Director: Justin Kurzel
Running Time: 113 mins
Release Date: February 1st 2016 (UK)
A rebellion is underway against Scottish King Duncan (David Thewlis), and it looks like it may be the end for his reign, until Thane Of Glamis, Macbeth (Michael Fassbender), scores an unexpected battlefield victory. However, before he can go back to Duncan, Macbeth and his friend Banquo (Paddy Considine) are visited by three witches, who tell the former that he will be King, but that it is the latter’s children who will reign in the future.
Goaded on by his ambitious wife, Lady Macbeth (Marion Cotillard), Macbeth kills Duncan and seizes the throne. However, his greed and aspirations begin to slowly consume him, as he attempts to consolidate his power and ensure that the witches’ prophecy about Banquo’s children will not come true and that his own line will rule Scotland. After the supernatural ladies have a few more things to say, Macbeth makes a decision that could spell disaster for everyone.
Director Justin Kurzel got a lot of praise for the moody, Aussie thriller/drama Snowtown. While Shakespeare’s Macbeth would seem a very different type of movie, he brings an oddly similar tone of ominous oppression and constantly threatening danger. He also ensures that even if you ignored everything else, his Macbeth is an incredibly striking film full of powerful visuals and visceral intensity.
To be honest, sometimes he takes it a little too far, as for most of the running time everyone is so gloomy and miserable, and life is presented as so ceaselessly bleak, that you wonder why Macbeth would want to be king. Indeed, rarely has the pursuit of power looked so unappealing, with Kurzel really laying into the idea of life being, “a tale told by an idiot, full of sound and fury, signifying nothing”, as Macbeth puts it. Luckily though, the Bard’s words shine through, so that while you may be wondering why everyone doesn’t just leave Scotland and move somewhere where they might get to smile at least once a day, the story and power of Kurzel’s visuals pull it through. Indeed, there’s an unusual mix of visceral realism and detached dreaminess to the movie which helps to ensure that it never goes too far one way or the other.
I must disagree with many others though, as my personal feeling is that Michael Fassbender isn’t a great Macbeth – or at least he isn’t in the way his performance has been edited together. In the special features they talk a lot about how inventive Fassbender is and how he’s constantly doing things with the character that they weren’t expecting. In many cases that inventiveness has ensured Michael has been brilliant in many films, but it slightly feels here that they took his best take for each scene and put it in the movie, irrespective of whether that fits with the rest of the performance or makes sense with what we’d just seen before. There are a few too many scenes that feel off-kilter or which come across as is he was trying out another take on the character that doesn’t quite fit with the rest (I did also wonder whether a lot more of the text was filmed than ended up on the screen and that’s why the shifts in characters sometimes don’t quite add up).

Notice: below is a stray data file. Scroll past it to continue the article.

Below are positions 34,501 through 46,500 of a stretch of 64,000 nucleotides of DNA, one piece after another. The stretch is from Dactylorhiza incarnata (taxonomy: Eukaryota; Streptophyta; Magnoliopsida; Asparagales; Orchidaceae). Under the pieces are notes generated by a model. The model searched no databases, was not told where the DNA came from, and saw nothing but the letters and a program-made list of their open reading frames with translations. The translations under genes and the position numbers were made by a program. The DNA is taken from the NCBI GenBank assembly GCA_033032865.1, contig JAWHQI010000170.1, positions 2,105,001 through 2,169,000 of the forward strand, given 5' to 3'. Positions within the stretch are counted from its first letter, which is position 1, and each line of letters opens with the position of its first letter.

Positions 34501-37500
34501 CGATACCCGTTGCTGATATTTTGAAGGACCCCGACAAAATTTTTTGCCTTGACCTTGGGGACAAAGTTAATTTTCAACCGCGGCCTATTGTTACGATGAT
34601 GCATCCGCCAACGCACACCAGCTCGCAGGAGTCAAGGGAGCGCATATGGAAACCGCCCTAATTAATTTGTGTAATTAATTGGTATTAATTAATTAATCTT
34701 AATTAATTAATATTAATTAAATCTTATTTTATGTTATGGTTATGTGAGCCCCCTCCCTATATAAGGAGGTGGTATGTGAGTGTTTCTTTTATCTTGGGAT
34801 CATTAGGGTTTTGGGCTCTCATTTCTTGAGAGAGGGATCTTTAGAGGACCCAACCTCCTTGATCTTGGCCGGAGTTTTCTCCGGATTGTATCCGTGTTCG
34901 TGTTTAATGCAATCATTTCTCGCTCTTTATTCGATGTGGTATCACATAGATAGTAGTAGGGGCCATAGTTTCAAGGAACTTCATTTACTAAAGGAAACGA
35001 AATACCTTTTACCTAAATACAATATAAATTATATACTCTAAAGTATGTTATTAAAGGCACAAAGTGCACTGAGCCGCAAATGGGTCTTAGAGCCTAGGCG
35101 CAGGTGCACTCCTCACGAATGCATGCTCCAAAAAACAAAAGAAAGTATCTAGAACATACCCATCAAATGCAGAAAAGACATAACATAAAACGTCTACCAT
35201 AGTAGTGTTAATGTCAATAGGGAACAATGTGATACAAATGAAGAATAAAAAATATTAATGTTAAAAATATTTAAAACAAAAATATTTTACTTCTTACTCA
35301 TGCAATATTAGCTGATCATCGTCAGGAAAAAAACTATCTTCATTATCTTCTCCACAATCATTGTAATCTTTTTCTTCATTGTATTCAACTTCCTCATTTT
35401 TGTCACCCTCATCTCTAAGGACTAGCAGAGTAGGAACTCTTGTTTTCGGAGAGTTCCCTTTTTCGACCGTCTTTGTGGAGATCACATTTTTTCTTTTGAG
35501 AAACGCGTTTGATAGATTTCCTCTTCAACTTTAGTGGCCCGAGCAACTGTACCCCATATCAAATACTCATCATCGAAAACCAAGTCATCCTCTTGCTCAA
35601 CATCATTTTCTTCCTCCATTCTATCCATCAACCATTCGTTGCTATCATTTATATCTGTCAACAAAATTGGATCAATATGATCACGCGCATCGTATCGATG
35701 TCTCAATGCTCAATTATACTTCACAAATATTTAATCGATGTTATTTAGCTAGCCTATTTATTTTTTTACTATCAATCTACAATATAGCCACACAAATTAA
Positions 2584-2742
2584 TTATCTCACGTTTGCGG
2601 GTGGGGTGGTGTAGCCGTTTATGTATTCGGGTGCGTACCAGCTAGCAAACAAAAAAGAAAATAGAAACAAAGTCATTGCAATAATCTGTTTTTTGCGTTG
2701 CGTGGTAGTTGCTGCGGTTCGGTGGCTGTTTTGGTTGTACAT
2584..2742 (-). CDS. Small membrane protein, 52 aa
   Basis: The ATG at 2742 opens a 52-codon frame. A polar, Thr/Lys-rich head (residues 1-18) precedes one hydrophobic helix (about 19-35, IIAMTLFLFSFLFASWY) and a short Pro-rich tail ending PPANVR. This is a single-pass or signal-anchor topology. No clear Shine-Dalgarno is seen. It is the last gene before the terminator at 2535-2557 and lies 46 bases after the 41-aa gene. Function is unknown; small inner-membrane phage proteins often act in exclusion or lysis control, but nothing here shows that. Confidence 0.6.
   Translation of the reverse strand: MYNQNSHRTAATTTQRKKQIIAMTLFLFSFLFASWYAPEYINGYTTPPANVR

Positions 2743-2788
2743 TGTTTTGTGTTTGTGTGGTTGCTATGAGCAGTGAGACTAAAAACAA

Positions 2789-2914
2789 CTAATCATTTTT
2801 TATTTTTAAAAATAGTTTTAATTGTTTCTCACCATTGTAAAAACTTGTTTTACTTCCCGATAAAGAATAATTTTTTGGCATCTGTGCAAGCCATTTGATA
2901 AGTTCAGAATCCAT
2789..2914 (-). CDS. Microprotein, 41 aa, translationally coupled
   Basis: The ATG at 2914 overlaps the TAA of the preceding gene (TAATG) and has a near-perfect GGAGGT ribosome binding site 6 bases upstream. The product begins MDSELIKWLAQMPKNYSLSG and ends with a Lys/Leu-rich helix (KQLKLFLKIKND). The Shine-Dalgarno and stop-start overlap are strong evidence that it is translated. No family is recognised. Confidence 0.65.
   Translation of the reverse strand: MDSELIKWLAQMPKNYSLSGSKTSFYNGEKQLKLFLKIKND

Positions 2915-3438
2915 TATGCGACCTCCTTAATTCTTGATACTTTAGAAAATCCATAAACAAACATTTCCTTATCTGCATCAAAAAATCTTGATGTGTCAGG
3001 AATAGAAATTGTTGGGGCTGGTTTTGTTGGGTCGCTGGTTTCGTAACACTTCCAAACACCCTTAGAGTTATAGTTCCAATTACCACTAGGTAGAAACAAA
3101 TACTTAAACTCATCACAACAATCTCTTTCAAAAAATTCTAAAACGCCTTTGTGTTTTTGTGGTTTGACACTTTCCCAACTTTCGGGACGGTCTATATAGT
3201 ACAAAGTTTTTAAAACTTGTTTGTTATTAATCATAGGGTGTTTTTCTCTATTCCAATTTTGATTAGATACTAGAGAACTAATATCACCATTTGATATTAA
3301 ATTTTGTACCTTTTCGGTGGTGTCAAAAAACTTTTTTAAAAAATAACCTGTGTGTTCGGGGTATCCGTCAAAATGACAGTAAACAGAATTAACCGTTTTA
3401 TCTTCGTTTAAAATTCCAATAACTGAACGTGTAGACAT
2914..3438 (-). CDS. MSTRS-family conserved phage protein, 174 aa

It is admittedly a difficult character which often seems oddly contradictory – both mad with power and coldly logical – but Fassbender’s moves from one to the other don’t quite work. It’s certainly not bad and at times he’s brilliant, but overall there have been better Macbeths.
Marion Cotillard on the other hand is wonderful, and indeed the movie often seems more interested in her than her husband. Kurzel find logic in the shifts in the character that can sometimes seem a little arbitrary in the original text, particularly at the end. Cotillard brings great control to what she’s doing, which is most noticeable in respect of the sexual energy the film brings between husband and wife, which becomes about both a shared and separate power play.
It’s a good film, and as a primer of Macbeth it certainly underlines its darkness, violence and its evisceration of the corrupting influence of power. However, it certainly has its flaws. If you’re a Shakespeare fan, it’s definitely worth a look, but you may end up wishing it could have offered a little bit more.
Overall Verdict: There is a lot of power, mood and presence in Justin Kurzel’s take on Macbeth, however it a few issues – including allowing Michael Fassbender a little too much latitude in the editing – which stop it from being a complete triumph.
Reviewer: Tim Isaac
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